Think of it this way - one of the great new features in PPCS6 is format agnostic audio tracks. Standard audio tracks happily let you mix whatever audio format you want on the same track.

Apple could raise the bar even further with media agnostic tracks (or storylines). Create a new track container and put whatever you want inside. How cool would that be? I'd definitely want to check something like that out.

Walter's right that things could get a bit weird with video compositing depending on how you set things up, but I think that's OK. A professional tool should be flexible enough for a pro to do exactly what they want if they know what they're doing; and for a novice to get themselves in trouble if they don't. You can only simply so far without losing powerful features.

[Jeremy Garchow] "I guess it seems unnecessary. If you control the primary, you control time."

Well yes and no. It goes back to the original problem of relative time vs. an absolute, external time reference. The single primary forces relative time. Multiple primaries would enable absolute time as on option. I believe this is the thing people who are asking for tracks miss the most. Multiple primaries seem like the easiest way to accomplish this within the existing data model.

_______________________
David Lawrence
art~media~design~research
propaganda.com
publicmattersgroup.com
facebook.com/dlawrence
twitter.com/dhl


Return to posts index

Jeremy Garchow
Re: Editing scenario
on May 14, 2012 at 9:15:00 pm

While I respect Jim's faux tracks, I wouldn't use them, but that's just me.

I think it breaks X's strengths, and breaks them good. No offense, Jim. Keep fighting the good fight.

I know you David, and Walter, and Aindreas have major issues with X's timeline. I have a few.

Time is not one of my concerns.

[David Lawrence] "Think of it this way - one of the great new features in PPCS6 is format agnostic audio tracks. Standard audio tracks happily let you mix whatever audio format you want on the same track."

Mm, ok? So a stereo track can go on a mono track and vice versa, along with surround. Have you exported a multichannel QuickTime yet? How'd it go?

[David Lawrence] "Apple could raise the bar even further with media agnostic tracks (or storylines). Create a new track container and put whatever you want inside. How cool would that be? I'd definitely want to check something like that out.
"


How can you not do this with a secondary already, or a compound? You can zip tie whatever you want together.

[David Lawrence] "Multiple primaries seem like the easiest way to accomplish this within the existing data model."

No, it's just the most familiar. If you're going to have multiple primaries, just use tracks, really. The convention is already built, no reason to add tracks back to a track system.

Keep trackless trackless, and build on the data control. Bring more power to Roles. Bring better implemented multichannel audio. Bring a click sortable audio visualization system. Bring Better XML control and field exporting/importing. Bring more native format support, but keep the current optimization system. Bring a few more controls like clip swap, timeline ins/outs that work better, secondary storyline targeting system so editing works in secondaries just like the primary. Basically, start to finish the ideas of the trackless timeline instead of trying to make more tracks. And of course, fix any stability issues.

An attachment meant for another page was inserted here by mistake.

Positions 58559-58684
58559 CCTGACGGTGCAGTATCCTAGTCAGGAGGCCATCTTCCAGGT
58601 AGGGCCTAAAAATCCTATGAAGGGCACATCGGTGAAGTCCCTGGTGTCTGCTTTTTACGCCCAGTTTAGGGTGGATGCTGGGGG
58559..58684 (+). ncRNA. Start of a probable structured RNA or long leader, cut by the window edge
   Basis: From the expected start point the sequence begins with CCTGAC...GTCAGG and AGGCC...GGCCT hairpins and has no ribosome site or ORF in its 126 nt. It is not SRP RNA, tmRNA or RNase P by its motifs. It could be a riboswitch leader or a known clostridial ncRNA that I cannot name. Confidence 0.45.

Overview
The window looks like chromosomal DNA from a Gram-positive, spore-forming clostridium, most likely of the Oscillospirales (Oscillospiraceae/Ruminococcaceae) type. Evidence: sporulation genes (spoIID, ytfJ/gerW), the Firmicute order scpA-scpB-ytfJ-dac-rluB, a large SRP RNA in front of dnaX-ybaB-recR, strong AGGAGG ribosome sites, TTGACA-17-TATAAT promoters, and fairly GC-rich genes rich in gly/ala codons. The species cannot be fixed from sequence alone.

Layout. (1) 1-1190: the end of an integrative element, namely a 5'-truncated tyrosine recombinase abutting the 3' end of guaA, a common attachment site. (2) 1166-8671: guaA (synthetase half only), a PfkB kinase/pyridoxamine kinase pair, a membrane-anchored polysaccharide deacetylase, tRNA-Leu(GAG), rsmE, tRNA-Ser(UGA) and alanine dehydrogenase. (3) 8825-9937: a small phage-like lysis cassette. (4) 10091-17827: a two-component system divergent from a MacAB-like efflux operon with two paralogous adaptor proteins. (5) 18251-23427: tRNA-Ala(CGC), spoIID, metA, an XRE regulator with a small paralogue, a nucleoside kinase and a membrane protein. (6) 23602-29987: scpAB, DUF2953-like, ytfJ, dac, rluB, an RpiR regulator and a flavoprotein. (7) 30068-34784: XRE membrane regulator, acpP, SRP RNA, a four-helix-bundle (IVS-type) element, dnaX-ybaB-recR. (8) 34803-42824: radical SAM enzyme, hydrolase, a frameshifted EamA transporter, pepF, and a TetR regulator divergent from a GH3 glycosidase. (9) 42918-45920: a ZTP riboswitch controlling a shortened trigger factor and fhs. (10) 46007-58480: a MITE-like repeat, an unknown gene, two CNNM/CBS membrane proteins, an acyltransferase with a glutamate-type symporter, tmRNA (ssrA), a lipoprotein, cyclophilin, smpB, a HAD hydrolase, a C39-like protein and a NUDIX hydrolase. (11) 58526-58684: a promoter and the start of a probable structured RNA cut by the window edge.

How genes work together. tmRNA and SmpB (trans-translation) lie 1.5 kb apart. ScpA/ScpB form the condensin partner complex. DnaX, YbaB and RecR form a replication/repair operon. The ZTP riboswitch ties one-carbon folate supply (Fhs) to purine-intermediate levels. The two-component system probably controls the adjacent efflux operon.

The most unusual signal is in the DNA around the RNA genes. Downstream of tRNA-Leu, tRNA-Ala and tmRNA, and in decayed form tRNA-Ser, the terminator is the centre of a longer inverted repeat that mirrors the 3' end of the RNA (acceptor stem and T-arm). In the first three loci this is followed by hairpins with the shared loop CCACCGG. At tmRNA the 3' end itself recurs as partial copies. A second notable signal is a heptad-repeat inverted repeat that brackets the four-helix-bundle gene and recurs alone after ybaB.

I will also say this, I don't think it's the magnetism that bothers everyone, it's the connections.


Return to posts index

Jim Giberti
Re: Editing scenario
on May 14, 2012 at 9:30:52 pm

[Jeremy Garchow] "I think it breaks X's strengths, and breaks them good. No offense, Jim. Keep fighting the good fight.
"


No offense to take Jeremy.

I just finished a dozen projects the last month and used FCPX exactly as you do.

But I get the sense that you don't understand the concept because it doesn't do anything to X's strengths.

It doesn't change magnetism or defeat anything you like about it.

It just gives the horizontal organization that X denies many editors if they want it.

It breaks absolutely nothing.
It works exactly within the paradigm as it was designed. It's just an organizational tool that gives more flexibility than Apple delivered initially.

Win win, if you want or need it.


Return to posts index

Jeremy Garchow
Re: Editing scenario
on May 14, 2012 at 9:52:11 pm

[Jim Giberti] "It just gives the horizontal organization that X denies many editors if they want it."

I have to find the picture again, but I remember an audio track that looked like it might be connected to clip above it, but it was stuck in a secondary. If anything moved, you'd have to drag that clip all by itself with the position tool and reline it all up. If it was simply connected to the clip above it, it would be connected.

I think separators help like this, now if we could just have control of them and not use a secondary storyline to do it. Zones, we need zones, by role:

http://images.creativecow.net/42171

At any rate, I hear what you're saying.

Jeremy


Return to posts index

Jim Giberti
Re: Editing scenario
on May 14, 2012 at 10:00:26 pm

[Jeremy Garchow] "ave to find the picture again, but I remember an audio track that looked like it might be connected to clip above it, but it was stuck in a secondary. If anything moved, you'd have to drag that clip all by itself with the position tool and reline it all up. If it was simply connected to the clip above it, it would be connected."